Monday, April 22, 2013

Facebook Home: Is user privacy a concern?

With the announcement of Facebook Home for Android and the HTC First, HTC’s Facebook phone, people now have a chance to use the widely popular social networking site in a whole new way. They will be able to send messages to their friends and check their News Feed directly from their phone’s home screen without even opening the Facebook app.

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While the new Android launcher’s features may eventually win over avid Facebook users, tech experts, especially those who attended Facebook’s April 4 event in Menlo Park, California, think that Facebook Home is only a gimmick and that, knowing Facebook, there might be privacy problems that can crop up in the future, such as GPS location tracking services that passively and continuously run on the phone in order to send location-based advertising to users.

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However, that fear may be unfounded, as reports that Facebook has confirmed that Home will not be actively tracking users’ GPS location, even on the HTC First, where the launcher is built right into the phone’s operating system. Furthermore, data on the activities of other applications, such as Foursquare check-ins, will not be seen by Facebook. Still, location-based ads can and will be offered to users if they use Facebook to check-in to a location.

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Despite some privacy concerns, there are people who believe that Facebook Home is a powerful software that can potentially disrupt the telecom industry.

Socialtyze is John Bohan’s answer to branding and social media marketing issues. Visit its website for more information about its services.

Sunday, April 7, 2013

Social media monitoring: Screening and background checking using social media

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Before applying for a job, most applicants update their resume, get a haircut, find something decent to wear, and rehearse their “why you should hire me” lines. However, with 2 out of 5 companies now using social networking sites, like Facebook, Twitter, LinkedIn, and MySpace, to screen applicants and perform background checks, it is now imperative that applicants also add cleaning up their social networking profiles to their to-do list.

Many applicants may not be aware that posting inappropriate comments and using foul language online may be grounds for rejection. However, studies show that the biggest factor that contributes to an applicant being rejected is having provocative photos publicly posted online.

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The main reason why an increasing number of employers use social media for background checking is because it is a good source of personal information that can’t be found in an applicant’s resume. These pieces of information may signal red flags, like gang involvement, drug use, drinking problems, and potentially violent behavior, which can affect a person’s work performance. Current employees are also not safe from social media monitoring as they may post content that is damaging to a company’s corporate image.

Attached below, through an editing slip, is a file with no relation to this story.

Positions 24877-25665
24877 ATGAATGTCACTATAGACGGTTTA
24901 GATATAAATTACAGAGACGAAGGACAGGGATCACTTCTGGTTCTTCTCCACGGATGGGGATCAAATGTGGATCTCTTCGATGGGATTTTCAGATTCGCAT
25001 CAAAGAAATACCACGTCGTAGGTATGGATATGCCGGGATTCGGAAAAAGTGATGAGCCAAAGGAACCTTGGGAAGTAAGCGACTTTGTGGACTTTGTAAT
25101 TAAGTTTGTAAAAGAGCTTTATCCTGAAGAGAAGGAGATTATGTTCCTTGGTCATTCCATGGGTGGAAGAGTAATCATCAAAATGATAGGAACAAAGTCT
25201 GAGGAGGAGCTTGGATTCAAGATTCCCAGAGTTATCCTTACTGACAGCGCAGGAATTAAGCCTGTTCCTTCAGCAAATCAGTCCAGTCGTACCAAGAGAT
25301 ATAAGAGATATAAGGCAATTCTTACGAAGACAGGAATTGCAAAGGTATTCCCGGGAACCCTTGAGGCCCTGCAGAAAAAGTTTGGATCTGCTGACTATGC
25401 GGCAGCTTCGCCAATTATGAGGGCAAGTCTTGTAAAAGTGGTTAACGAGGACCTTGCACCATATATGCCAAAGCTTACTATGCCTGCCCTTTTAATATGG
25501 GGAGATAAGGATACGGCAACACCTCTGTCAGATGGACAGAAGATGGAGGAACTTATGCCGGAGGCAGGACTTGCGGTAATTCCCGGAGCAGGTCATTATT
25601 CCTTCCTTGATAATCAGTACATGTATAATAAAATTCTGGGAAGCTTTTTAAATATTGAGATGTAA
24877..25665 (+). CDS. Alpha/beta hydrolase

Thus, it is a wise decision to stay on the side of caution by deleting unruly photographs and posted negative content, and setting appropriate privacy settings to avoid risking one’s career because of these indecent online content.

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Growing engaged audiences in social media to promote brands is media expert John Bohan’s goal when he established Socialtyze. Visit its website for more information.

Thursday, April 4, 2013

Checking accuracy: Using social media as a news source

An increasing number of people are using social media these days, and with world-spanning information access now available 24/7, more people have started using social media as their primary news source, which raises this question: Are breaking news reported in social media outlets, like Twitter and Facebook, real and accurate?

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Information that flows through social media is fast, and news spreads around quickly like wildfire. For instance, the Arab Spring, a revolutionary event that spanned many countries and toppled governments, was found to have been organized through Facebook and Twitter.

However, this fast flow of information is also a downside of social media since many incidences of inaccurate or even doctored or falsified information being passed on to billions of people have occurred in recent years. The Lil Wayne incident is one example. On March 15th, news agencies around the country reported that famous rapper Lil Wayne was hospitalized, but from there, their stories began to deviate from one another. According to Lil Wayne’s Twitter account, he is doing well and even thanked people for praying for him and sending out love. Lil Wayne’s friend Mack Maine also said that Lil Wayne is, in fact, alright and is even watching the Syracuse game with them. However, celebrity gossip site TMZ tweeted that Lil Wayne was in a critical condition after suffering from more seizures. With these many versions of a single story, it is hard to find out what really happened.

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As this example shows, it is imperative that people first check the veracity of a story being shared over social media before sharing it to others, so as not to contribute to the noise and the distribution of gossip masquerading as a news story.  

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Socialtyze, which was founded by advertising maven John Bohan, helps its clients understand what it means for a brand to be social. Visit its website for more details.